“He has a killer look. He has death in his eyes.”
“Aikido Tadashi Abe. Metodo Morihei Ueshiba ” is a book which recently came back to me, written a few years ago by one of the pioneers of Italian Aikido, Pier Domenico Anzalone.
An interesting reading because it offers direct testimony of the first people in Italy who came into contact with the world of Aikido.
At a Judo club in Marseille, France, managed by Jean Zin, in the 1950s Minoru Mochizuki, Tadashi Abe and Kenshiro Abbe taught and from there, through an event in Sanremo, Italy, in 1959, Aikido began to proliferate through the web of Judo clubs in Northern Italy.
Those who have been through that pioneering phase tell of very hard training sessions and anecdotes such as the one that occurred in Marseille, with Tadashi Abe.
The group of athletes who trained in boxing in Jean Zin’s gym asked that Tadashi Abe would not enter the gym because his gaze disturbed the training.
“He’s got a killer look. He’s got death in his eyes.” Precisely.
I recently witnessed an exchange of perspectives on the social network about the figures of Mochizuki and Abe. An exchange in which on the one hand people tried to witness the origins of the movement (and its martiality, whatever is meant by this term); on the other it was underlined how the mythologizing of figures from the past can be a limit for a functional transmission of tradition.
But that is not what interests us ,now.
Rather, the reflection arises from these two elements: the gaze and death.
In the practice of a martial discipline and a combat sport, one is occasionally cradled in the romantic perception of oneself as a warrior who defies death. Who accept death’s company.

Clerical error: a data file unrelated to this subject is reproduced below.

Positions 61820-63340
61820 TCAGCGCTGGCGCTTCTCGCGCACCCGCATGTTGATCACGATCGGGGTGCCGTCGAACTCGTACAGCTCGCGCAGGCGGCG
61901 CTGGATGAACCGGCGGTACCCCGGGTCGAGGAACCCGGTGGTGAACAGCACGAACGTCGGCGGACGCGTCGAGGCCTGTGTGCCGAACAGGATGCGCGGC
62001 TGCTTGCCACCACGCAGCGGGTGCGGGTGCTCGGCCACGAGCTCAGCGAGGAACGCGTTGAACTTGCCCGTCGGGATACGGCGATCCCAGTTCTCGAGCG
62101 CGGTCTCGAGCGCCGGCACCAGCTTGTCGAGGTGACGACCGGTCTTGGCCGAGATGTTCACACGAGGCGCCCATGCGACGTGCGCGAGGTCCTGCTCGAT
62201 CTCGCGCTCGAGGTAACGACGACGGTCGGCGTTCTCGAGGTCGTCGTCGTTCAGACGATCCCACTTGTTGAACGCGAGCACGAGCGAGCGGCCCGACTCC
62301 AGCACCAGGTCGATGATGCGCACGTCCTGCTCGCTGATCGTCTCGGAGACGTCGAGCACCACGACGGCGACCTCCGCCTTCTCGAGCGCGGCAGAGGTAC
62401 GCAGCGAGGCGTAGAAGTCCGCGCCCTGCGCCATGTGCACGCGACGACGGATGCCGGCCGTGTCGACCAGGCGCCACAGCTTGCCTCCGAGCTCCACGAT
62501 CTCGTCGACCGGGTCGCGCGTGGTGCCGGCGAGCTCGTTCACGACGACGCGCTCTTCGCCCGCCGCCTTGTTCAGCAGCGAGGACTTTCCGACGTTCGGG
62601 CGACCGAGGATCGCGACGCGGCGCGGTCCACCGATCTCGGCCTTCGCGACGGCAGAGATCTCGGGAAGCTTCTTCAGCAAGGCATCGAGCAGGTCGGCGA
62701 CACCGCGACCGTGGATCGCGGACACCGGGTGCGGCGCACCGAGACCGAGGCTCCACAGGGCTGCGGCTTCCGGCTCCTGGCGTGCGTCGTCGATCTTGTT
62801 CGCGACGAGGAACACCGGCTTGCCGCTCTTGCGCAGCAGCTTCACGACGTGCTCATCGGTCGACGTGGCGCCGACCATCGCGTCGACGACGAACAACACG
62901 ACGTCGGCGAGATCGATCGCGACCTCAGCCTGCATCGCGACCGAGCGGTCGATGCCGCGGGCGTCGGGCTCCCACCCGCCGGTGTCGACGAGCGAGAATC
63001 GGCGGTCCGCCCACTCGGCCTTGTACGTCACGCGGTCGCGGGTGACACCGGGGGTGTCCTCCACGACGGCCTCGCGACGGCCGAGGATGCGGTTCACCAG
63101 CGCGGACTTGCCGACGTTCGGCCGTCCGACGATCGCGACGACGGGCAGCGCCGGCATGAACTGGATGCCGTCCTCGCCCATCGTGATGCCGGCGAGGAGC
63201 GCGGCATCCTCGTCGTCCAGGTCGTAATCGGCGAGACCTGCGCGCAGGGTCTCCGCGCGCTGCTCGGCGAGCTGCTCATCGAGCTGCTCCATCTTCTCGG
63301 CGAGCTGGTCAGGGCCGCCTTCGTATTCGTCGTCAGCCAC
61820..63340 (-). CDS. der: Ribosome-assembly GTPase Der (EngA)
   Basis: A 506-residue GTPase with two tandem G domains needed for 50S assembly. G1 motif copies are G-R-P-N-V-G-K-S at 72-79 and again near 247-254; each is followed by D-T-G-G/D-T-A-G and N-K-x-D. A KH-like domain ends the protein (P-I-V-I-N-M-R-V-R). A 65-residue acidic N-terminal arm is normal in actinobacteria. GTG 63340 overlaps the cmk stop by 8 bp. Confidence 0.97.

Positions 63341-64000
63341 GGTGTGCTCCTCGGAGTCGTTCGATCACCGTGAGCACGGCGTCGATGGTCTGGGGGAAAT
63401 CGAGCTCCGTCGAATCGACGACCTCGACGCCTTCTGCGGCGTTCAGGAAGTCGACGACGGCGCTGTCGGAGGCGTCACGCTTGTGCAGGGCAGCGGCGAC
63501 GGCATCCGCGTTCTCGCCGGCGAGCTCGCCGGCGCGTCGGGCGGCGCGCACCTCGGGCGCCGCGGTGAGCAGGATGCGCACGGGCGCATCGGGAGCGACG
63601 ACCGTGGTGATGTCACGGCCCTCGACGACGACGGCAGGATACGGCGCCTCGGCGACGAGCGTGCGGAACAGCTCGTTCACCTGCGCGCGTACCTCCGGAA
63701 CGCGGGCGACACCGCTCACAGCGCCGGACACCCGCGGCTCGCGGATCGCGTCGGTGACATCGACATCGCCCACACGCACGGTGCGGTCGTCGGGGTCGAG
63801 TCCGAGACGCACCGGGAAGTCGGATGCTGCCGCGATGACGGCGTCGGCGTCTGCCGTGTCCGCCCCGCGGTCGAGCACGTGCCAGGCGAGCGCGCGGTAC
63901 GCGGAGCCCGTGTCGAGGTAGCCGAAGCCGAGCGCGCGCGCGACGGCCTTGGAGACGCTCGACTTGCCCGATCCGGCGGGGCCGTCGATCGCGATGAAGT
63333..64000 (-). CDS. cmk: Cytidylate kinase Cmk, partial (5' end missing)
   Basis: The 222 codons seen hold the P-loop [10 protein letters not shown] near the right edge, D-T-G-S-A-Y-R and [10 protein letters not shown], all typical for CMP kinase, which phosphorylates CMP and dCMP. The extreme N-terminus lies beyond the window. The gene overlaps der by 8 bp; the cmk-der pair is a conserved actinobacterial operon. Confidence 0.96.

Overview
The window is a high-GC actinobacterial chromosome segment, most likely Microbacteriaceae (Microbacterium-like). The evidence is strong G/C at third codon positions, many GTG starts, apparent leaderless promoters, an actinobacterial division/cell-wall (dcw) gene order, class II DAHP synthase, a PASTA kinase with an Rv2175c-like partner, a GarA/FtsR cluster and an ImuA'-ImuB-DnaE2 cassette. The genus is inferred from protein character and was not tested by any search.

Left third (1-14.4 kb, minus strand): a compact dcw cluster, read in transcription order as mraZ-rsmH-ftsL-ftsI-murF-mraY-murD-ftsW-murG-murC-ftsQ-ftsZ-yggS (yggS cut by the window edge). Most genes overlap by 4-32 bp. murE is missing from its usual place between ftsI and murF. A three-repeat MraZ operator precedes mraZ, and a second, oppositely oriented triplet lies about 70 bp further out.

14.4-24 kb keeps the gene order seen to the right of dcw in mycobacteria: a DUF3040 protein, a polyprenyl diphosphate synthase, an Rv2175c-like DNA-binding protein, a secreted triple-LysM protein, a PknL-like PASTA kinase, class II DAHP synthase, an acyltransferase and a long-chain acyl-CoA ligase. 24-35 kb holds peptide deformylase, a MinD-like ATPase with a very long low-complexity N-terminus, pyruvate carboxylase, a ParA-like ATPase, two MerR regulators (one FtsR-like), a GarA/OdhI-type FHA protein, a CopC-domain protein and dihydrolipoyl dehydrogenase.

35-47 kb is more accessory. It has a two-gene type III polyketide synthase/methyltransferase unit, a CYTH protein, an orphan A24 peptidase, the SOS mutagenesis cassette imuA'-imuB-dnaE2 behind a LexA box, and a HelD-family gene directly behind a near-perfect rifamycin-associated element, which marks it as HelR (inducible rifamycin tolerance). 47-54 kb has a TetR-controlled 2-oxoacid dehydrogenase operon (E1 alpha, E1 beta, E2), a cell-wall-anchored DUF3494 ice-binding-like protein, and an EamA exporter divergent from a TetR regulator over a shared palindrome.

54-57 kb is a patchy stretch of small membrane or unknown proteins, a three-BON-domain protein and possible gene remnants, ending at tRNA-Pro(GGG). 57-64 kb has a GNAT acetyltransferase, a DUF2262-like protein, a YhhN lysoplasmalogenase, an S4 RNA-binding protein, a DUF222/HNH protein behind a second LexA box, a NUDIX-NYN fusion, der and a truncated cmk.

In many years of tatami we have seen broken noses, sprained ankles, dislocated shoulders, and an assorted anthology of orthopedic cases. Most often generated by inattention and unawareness.
Certainly we have never, ever participated in duels to the death: whoever stands up goes back home, whoever doesn’t make it ends up under the tatami…
Even the filmography -the mythology of the contemporary era- embroiders a lot on the gaze. Rocky’s “Eye of the tiger” is iconic.
Can you train your gaze? Sure you can. Indeed, you must.
Through the senses, and therefore the gaze, our perception can expand as much as possible, connecting with what surrounds us. First of all: the practice partner.
Partner, indeed. Not an enemy to kill. Partners to grow with by exploring each other’s limits.
What is the purpose of training the gaze? To have “death in the eyes”?
A few days ago a gentle and generous person, who had practiced with us for some time, died suddenly in the arms of his wife.
This woman literally had “death in her eyes”.
Yet this woman, who also saw her life project with her husband destroyed in a few moments, knew how to have death in her eyes to give back to herself and to us who were there “to pat her back” the power of life in its realism.
In accepting a tremendous blow, which may bend you over, she chose to rise up immediately – as indeed she taught us in all these years of Aikido. And she was able to give her peace of mind to the embarrassment of those present.
We don’t write these few lines just to remember a friend or to honor the true strength of one of our senpai.
Let’s write down as a memo, here ,a few thoughts to remind us that everything we do may lead us into a dead end or to elevate and improve ourselves.
In the specific case of a martial discipline, the hours, months, years, a lifetime of training must still be of some use.
Being remembered in history because one’s gaze terrifies those present… Maybe it excites the imagination of some teenagers (even some elderly teenagers). Maybe this guarantees notoriety through some book, some writing, for a few decades after the death.
It certainly makes more noise than those who see life and death in the eyes of the people next to them, and know how to welcome and how to flourish even from a broken branch.
Katsujinken, setsunin-to, the life-giving sword, the murderous sword…
What are we training for, in the end?
Disclaimer: picture by Simone Lunghi from Pexels